Northeastern University researchers have identified a protein that enables bacterial cells to survive antibiotic treatment.
This discovery by biology professor Kim Lewis and his team, published in the February 22 issue of the journal PloS (Public Library of Science) Biology, reveals for the first time the mechanism by which bacteria maintain a chronic infection in spite of aggressive therapy with antibiotics.
Lewis and his team previously discovered that pathogens responsible for chronic infections form small populations of dormant cells, called persisters, which are not killed by antibiotics. Antibiotics function only on active cells, so when treatment ceases, persisters grow and repopulate, causing a relapse. The protein identified by the Northeastern researchers, known as TisB, triggers a cellular response that leads to the development of persister cells.
“The paradox of chronic infections is that, in many cases, pathogens aren’t resistant to antibiotics, yet the antibiotics don’t work,” said Lewis, director of Northeastern’s Antimicrobial Discovery Center. “We now better understand what happens inside the cell that enables pathogens to become inactive and cause relapsing infections.”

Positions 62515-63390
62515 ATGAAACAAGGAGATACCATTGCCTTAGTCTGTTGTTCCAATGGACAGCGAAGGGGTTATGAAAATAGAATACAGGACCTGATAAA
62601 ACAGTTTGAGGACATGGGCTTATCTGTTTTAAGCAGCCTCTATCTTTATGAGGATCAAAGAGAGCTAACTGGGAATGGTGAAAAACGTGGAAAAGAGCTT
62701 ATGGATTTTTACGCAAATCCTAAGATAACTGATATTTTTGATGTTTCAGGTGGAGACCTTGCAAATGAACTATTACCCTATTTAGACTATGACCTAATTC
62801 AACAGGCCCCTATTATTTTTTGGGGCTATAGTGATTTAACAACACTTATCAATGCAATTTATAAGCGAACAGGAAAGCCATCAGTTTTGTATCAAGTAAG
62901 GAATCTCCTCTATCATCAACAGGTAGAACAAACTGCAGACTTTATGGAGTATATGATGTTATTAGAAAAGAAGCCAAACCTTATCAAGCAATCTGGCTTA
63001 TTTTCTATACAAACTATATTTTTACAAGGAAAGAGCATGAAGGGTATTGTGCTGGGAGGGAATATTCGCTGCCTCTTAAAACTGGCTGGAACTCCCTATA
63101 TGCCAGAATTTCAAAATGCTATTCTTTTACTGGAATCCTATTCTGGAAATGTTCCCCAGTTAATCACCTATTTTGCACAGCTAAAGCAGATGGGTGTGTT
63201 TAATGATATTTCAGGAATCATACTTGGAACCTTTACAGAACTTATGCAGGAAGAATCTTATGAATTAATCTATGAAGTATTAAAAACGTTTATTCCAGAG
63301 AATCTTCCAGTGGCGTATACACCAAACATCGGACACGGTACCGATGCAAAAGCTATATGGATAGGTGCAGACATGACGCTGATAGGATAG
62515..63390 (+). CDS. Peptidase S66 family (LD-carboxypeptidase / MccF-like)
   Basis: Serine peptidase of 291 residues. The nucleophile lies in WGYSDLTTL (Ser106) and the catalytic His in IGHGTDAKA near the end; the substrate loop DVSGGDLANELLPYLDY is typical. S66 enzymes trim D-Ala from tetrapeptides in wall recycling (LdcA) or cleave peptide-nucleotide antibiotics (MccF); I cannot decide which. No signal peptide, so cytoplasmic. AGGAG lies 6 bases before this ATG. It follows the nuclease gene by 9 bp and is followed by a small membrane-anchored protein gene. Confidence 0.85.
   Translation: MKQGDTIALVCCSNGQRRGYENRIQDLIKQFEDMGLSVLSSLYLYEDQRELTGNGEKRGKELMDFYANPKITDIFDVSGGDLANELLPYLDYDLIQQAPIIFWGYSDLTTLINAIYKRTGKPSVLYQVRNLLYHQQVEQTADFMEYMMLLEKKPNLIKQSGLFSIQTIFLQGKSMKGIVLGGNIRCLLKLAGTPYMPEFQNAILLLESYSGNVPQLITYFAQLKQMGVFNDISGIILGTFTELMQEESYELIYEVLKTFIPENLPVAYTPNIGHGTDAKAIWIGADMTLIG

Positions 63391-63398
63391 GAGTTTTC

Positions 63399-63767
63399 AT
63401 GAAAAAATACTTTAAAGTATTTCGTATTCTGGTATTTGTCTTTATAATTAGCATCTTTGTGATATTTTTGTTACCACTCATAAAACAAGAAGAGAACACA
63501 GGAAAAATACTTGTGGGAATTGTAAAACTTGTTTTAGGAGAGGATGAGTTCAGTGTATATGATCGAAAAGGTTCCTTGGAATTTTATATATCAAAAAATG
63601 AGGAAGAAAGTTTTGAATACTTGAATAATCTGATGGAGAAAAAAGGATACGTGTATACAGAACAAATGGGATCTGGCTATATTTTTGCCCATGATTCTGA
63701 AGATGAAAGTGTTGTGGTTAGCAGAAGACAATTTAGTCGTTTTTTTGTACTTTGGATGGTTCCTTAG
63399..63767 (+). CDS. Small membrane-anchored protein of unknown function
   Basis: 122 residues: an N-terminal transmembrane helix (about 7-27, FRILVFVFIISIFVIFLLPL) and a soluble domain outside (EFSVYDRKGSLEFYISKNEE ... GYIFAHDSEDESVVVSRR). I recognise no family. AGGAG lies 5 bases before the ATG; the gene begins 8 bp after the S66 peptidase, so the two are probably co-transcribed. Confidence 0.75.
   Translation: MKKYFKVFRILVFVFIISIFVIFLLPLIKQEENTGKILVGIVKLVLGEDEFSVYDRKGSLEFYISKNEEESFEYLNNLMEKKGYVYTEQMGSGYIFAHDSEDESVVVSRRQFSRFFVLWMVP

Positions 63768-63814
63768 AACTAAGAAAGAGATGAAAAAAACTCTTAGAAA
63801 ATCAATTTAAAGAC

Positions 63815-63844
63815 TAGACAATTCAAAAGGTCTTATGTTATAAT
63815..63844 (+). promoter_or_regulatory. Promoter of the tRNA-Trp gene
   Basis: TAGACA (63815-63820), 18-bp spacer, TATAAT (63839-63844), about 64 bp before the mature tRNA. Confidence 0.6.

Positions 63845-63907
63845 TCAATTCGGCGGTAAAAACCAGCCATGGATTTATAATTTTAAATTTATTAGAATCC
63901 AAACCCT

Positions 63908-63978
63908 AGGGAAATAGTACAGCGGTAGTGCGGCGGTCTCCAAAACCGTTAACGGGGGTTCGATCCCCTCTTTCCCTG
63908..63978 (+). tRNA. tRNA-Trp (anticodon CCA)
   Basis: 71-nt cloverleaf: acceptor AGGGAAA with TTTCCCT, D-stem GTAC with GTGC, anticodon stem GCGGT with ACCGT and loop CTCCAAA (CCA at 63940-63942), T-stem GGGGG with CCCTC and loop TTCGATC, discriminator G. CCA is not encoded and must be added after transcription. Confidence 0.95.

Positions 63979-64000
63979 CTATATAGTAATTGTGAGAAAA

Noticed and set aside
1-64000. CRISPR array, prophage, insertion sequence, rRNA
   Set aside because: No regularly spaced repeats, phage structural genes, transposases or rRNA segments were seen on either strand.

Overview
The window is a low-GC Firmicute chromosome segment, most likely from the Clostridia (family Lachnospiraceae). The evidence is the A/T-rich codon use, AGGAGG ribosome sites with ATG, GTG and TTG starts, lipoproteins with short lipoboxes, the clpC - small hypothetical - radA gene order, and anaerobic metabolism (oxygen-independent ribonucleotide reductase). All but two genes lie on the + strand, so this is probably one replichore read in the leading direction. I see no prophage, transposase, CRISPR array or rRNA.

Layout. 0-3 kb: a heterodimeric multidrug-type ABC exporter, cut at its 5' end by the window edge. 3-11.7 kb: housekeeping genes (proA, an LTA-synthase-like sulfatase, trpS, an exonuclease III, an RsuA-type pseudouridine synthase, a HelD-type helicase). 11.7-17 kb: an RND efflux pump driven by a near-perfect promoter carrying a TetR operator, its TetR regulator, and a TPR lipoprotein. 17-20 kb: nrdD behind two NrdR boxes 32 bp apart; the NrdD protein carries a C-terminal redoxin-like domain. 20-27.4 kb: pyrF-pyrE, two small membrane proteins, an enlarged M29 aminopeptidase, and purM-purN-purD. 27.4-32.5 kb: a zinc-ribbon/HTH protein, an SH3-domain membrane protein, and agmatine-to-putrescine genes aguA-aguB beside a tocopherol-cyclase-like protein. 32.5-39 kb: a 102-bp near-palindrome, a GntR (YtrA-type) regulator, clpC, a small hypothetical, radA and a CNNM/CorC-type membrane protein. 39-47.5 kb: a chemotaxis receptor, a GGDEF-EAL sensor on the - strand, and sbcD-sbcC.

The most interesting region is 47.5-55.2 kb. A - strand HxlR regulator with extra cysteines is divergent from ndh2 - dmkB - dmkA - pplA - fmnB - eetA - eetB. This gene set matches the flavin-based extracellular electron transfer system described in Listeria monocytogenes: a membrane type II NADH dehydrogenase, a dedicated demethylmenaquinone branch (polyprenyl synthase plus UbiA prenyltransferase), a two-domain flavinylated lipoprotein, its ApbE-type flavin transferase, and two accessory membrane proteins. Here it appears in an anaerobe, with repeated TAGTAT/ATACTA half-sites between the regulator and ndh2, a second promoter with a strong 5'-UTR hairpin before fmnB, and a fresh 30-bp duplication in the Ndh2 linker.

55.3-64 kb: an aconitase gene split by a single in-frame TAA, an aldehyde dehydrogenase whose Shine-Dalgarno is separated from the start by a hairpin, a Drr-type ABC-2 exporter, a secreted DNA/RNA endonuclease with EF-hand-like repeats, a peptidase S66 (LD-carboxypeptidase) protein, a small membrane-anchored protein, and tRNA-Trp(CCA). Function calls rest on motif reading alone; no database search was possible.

The research was conducted using E. coli, a common bacterium found in food and water supplies, and a frequently prescribed antibiotic, ciprofloxacin. Lewis and his team discovered that while the antibiotic was killing most bacteria, it also induced production of TisB in some bacterial cells, which resulted in the formation of persisters.
These findings represent the first time scientists have been able to identify — at the molecular level — how persister cells are formed, said Lewis.
“This is the first step towards understanding the complex workings of how cells evolve to protect themselves,” said Lewis. “The more we know, the better equipped we will be to develop counter measures and effective treatments against bacterial infections.”